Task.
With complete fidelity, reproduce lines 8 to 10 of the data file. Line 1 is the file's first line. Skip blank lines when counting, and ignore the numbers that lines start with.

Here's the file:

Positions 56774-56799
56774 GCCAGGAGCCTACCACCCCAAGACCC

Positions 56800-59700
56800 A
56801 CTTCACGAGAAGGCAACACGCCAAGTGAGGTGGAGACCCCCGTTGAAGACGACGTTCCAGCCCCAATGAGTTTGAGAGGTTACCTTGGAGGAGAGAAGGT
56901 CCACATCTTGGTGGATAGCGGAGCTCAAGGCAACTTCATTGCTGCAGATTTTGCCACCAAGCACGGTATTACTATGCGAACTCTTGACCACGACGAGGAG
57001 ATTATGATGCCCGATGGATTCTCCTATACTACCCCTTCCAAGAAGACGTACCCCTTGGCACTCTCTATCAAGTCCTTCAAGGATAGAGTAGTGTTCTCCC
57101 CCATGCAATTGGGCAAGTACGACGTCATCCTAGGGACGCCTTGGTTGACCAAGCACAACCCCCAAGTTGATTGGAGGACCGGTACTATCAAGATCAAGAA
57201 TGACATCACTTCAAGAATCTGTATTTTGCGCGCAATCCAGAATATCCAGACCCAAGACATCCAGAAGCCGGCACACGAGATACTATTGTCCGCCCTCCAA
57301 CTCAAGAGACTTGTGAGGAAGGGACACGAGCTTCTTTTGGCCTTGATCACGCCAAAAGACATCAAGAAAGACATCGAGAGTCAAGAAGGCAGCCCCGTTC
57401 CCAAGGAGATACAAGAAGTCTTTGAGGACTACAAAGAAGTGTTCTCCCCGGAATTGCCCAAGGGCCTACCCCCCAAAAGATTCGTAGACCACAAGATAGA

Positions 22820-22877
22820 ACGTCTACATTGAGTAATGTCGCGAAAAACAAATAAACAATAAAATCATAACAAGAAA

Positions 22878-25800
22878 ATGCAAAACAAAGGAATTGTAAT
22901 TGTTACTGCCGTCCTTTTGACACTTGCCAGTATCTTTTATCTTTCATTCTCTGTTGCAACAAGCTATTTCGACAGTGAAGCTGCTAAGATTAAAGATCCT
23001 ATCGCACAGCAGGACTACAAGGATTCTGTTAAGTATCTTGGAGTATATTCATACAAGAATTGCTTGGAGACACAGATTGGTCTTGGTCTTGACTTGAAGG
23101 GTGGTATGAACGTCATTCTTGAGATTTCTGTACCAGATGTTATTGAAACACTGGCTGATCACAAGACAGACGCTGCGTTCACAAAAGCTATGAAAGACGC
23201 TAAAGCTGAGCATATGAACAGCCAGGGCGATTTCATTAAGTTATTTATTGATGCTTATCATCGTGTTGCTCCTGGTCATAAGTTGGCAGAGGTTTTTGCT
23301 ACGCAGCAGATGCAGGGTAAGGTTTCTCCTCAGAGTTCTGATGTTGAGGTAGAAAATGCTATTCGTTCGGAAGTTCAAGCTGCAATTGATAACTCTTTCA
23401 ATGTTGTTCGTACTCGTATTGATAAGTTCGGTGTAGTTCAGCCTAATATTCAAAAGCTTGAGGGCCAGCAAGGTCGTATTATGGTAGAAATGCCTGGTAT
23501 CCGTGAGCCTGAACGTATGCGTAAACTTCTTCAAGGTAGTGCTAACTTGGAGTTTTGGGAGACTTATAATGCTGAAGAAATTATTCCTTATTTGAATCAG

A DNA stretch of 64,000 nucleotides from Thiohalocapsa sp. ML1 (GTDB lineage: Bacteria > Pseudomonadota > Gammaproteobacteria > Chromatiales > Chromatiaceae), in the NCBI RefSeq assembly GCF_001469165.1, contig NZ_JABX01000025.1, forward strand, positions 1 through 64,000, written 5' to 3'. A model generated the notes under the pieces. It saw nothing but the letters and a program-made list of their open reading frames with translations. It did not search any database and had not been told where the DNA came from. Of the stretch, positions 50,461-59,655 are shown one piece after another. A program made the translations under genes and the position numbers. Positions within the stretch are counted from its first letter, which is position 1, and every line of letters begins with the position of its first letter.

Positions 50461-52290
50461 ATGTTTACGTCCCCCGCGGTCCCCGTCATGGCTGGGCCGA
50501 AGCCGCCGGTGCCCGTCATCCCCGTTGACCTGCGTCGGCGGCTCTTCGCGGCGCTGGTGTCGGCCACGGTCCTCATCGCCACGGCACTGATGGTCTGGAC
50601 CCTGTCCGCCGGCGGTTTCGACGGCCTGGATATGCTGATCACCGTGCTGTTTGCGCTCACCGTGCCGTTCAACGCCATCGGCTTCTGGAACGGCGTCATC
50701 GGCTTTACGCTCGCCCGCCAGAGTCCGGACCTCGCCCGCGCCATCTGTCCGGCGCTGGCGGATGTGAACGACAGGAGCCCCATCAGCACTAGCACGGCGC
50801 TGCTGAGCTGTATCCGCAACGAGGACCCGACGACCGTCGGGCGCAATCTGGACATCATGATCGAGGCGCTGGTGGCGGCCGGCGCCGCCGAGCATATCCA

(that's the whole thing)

57101 CCATGCAATTGGGCAAGTACGACGTCATCCTAGGGACGCCTTGGTTGACCAAGCACAACCCCCAAGTTGATTGGAGGACCGGTACTATCAAGATCAAGAA
57201 TGACATCACTTCAAGAATCTGTATTTTGCGCGCAATCCAGAATATCCAGACCCAAGACATCCAGAAGCCGGCACACGAGATACTATTGTCCGCCCTCCAA
57301 CTCAAGAGACTTGTGAGGAAGGGACACGAGCTTCTTTTGGCCTTGATCACGCCAAAAGACATCAAGAAAGACATCGAGAGTCAAGAAGGCAGCCCCGTTC